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This article in AJ

  1. Vol. 63 No. 1, p. 66-68
    Received: June 8, 1970



Effect of Cultivation on the Nitrogen and Organic Carbon Contents of a Kansas Argiustoll (Chernozem)1

  1. J. A. Hobbs and
  2. C. A. Thompson2



As a continuation of a Kansas dryland-soil study, started in 1916, samples from 44 plots and 2 uncultivated areas at the Ft. Hays Experiment Station were analyzed to determine the effects of a single cropping system (fallowwheat-sorghum) from 1956(58) to 1966 on soil organic-matter content.

Surface soils containing more than 0.100% nitrogen in l958 generally lost nitrogen between 1958 and 1966; those containing less than 0.100% generally gained nitrogen. A regression equation developed from the relationship between 1958 nitrogen content and 1958-to-1966 loss (or gain) predicted an equilibrium-nitrogen content of 0.103%.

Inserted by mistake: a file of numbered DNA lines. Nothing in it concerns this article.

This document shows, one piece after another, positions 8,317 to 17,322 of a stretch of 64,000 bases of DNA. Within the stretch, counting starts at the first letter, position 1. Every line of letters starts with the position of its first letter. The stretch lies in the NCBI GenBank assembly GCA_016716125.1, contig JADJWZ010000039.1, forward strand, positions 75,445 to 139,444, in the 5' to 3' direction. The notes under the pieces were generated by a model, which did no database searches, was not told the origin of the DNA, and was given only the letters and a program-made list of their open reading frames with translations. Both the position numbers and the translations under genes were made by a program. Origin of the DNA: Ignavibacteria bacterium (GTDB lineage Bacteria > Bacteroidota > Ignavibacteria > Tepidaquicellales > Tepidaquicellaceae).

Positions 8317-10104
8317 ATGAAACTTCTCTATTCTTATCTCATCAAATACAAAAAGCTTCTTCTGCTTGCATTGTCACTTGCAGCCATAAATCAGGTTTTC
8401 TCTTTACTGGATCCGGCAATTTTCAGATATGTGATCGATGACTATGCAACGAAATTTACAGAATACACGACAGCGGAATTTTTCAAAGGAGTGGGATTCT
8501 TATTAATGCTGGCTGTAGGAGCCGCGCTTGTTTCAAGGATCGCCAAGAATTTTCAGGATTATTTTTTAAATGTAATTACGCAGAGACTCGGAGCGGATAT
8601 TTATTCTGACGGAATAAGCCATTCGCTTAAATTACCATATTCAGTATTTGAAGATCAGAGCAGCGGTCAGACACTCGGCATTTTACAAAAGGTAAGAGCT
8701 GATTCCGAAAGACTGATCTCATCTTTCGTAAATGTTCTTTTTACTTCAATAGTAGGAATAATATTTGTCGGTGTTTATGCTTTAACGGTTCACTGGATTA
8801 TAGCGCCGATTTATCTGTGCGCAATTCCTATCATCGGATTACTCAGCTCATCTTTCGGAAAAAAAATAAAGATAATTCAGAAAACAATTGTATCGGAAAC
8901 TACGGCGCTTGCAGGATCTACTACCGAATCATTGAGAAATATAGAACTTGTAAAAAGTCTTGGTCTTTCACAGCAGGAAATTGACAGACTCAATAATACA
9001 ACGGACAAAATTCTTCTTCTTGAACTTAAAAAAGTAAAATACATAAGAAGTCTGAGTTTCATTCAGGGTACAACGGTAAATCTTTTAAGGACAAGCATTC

Nitrogen losses from surface soils followed a curvilinear tiend, as in earlier phases of this study. Relation between soil-nitrogen content and duration of cultivation, developed from a knowledge of nitrogen contents of unbroken sod and of cultivated plots from 1915 through 1966 predicted that, with the fallow-wheat-sorghum cropping system and no additional organic matter or commercial fertilizer, the soil-nitrogen content should stabilize eventually at 0.103%.

Subsoils (18 to 51 cm) lost nitrogen between 1958 and 1966, which contrasted with results from earlier samplings.

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